I need to digitize a weak (-10 dBm) 1-20 MHz signal with a comparator. The output of the preceding stage is 50 ohm.

The comparator I'm using is the LT1715. It's input trip point is ± 5 mV and the bias current is -2.5 µA (-6µA max). Is it correct that the bias current is the current the source needs to provide in order to reliably toggle the comparator?

In a 50 ohm system, I understand, the RMS voltage of a -10 dBm signal is 70 mV. That would be enough for toggling the comparator.

If I now simply connected the signal trace to the comparator input, I assume it would be reflected and the voltage would double. The reflection however would end up in the preceding amplifier and increase the noise. For an ideal comparator with infinite input impedance, I'd simply terminate the signal with a 50 ohm resistor right at the comparator input. But that would kill the signal for the real comparator. How should I go about minimizing reflection (and ideally improving efficiency)?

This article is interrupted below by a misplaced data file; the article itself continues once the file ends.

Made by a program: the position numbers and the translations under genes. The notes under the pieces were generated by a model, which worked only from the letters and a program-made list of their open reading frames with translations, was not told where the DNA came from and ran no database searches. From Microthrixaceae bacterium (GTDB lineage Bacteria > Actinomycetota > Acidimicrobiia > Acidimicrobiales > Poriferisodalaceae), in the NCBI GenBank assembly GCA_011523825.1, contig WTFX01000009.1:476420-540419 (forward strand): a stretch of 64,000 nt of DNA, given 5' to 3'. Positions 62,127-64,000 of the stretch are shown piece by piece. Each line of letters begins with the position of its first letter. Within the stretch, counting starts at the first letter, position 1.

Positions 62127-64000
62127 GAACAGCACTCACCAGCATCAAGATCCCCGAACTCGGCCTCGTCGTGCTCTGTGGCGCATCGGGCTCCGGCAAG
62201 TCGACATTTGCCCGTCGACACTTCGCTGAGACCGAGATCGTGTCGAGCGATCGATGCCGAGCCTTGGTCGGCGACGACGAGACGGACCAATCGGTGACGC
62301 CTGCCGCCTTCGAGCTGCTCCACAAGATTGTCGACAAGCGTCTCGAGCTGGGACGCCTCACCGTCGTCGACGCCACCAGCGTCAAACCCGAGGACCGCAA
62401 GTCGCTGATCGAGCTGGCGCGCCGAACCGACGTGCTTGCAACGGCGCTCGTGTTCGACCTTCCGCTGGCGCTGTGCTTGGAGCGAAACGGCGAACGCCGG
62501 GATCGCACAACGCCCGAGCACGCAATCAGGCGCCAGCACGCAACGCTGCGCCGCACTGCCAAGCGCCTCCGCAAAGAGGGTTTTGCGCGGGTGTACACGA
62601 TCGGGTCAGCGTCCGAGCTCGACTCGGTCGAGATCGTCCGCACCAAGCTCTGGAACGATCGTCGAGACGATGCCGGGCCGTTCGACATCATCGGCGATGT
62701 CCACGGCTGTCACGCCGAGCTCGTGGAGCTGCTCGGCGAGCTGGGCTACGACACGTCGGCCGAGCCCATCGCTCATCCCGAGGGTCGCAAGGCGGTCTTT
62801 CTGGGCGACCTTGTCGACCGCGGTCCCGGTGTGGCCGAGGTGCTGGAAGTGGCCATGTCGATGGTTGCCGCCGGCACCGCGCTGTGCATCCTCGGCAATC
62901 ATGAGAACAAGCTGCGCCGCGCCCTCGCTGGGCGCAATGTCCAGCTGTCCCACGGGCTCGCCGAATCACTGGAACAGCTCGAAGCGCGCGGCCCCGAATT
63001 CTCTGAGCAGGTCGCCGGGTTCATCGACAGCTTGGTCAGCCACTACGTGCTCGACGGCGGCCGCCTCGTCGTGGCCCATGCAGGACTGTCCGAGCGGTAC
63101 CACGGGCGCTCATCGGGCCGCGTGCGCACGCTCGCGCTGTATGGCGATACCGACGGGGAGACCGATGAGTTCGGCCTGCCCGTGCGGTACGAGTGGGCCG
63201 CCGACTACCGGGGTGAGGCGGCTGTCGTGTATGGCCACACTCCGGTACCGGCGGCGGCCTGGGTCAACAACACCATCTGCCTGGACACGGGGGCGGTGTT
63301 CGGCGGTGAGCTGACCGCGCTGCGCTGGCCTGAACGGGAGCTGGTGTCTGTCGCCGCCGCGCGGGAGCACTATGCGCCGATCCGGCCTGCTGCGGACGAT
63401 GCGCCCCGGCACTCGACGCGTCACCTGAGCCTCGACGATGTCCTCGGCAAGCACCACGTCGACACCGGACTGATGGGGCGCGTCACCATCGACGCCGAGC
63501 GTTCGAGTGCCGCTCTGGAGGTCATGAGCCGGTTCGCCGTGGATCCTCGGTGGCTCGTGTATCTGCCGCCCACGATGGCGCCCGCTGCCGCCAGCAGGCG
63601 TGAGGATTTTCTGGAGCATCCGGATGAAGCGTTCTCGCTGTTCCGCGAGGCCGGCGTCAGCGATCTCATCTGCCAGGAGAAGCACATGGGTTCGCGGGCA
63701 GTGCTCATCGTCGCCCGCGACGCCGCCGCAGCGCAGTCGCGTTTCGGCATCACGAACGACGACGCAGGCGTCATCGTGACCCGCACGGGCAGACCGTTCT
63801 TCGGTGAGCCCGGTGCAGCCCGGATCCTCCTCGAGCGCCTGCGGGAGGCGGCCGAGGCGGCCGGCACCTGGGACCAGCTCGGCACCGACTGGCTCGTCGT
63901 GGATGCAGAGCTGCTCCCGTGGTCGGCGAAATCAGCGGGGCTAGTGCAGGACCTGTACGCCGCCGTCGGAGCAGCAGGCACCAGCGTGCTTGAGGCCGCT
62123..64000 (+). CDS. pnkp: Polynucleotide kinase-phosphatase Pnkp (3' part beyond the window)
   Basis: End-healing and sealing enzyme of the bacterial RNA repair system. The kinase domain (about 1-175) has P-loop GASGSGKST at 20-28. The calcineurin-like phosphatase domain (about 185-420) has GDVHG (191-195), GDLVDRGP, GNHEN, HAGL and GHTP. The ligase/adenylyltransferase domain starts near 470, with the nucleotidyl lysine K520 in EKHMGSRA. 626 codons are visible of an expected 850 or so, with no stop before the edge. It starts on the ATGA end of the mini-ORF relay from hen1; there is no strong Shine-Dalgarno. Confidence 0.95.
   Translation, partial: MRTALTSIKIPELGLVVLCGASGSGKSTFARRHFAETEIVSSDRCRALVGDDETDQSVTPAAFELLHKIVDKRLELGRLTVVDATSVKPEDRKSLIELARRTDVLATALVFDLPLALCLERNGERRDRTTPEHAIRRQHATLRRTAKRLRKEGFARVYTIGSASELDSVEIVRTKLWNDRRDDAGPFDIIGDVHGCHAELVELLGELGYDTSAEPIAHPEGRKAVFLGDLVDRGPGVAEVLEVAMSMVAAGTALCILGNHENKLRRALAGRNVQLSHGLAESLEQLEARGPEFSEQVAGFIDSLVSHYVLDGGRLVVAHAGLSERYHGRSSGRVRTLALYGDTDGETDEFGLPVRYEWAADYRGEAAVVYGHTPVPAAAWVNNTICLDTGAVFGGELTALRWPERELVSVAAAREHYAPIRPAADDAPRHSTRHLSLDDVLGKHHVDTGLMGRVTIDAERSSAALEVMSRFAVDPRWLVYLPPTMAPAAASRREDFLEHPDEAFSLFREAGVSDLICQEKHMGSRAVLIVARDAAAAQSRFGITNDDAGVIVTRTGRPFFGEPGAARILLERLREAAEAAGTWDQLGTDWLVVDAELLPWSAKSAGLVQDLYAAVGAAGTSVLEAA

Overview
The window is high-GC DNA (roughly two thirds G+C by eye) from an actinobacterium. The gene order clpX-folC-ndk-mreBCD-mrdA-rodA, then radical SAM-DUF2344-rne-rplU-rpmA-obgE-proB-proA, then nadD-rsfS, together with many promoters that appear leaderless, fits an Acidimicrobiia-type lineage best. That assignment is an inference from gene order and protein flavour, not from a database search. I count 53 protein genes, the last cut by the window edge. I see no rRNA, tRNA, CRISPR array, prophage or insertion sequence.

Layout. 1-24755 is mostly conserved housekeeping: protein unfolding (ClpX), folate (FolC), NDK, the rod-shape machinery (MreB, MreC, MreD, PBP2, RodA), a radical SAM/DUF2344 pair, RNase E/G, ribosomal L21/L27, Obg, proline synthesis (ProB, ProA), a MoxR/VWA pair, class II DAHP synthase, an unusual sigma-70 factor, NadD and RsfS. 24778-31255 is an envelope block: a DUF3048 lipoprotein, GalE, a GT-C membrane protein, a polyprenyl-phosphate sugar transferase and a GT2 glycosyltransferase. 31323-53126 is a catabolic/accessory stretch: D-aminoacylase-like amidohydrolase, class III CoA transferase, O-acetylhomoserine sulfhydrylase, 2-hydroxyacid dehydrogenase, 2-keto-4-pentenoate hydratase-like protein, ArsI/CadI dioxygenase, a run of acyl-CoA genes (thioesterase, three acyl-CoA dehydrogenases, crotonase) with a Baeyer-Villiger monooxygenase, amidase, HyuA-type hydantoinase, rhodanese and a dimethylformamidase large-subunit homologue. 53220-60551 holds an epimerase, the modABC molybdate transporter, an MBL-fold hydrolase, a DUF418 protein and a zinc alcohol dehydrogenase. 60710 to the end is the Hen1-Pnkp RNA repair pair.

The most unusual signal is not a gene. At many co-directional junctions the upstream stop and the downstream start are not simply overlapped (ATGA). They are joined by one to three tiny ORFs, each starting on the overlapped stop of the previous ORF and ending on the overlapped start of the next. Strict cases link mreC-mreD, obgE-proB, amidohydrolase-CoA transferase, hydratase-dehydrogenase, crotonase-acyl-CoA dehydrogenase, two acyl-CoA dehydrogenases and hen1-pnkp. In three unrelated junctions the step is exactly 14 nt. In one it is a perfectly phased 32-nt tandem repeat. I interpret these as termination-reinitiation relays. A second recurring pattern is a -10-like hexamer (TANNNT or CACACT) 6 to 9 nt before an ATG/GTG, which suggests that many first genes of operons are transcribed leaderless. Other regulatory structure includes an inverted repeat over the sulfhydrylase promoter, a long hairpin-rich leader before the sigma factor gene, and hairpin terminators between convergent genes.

• 3
    \$\begingroup\$ The input of your comparator is probably close enough to infinite impedance to not worry about --- just use a 50-ohm termination. You could probably also do what you want with a PECL or LVDS digital buffer instead of a comparator. \$\endgroup\$
    – The Photon
    Oct 10, 2014 at 19:12

1 Answer 1


70mV is well above the comparator's trip and offset voltages, so there is no need for any termination tricks. With 50Ω termination a bias current of 6uA would only change the input voltage by 0.3mV.

As well as avoiding reflections, using a 50Ω input termination also helps to reduce feedback and noise from elsewhere in the circuit.


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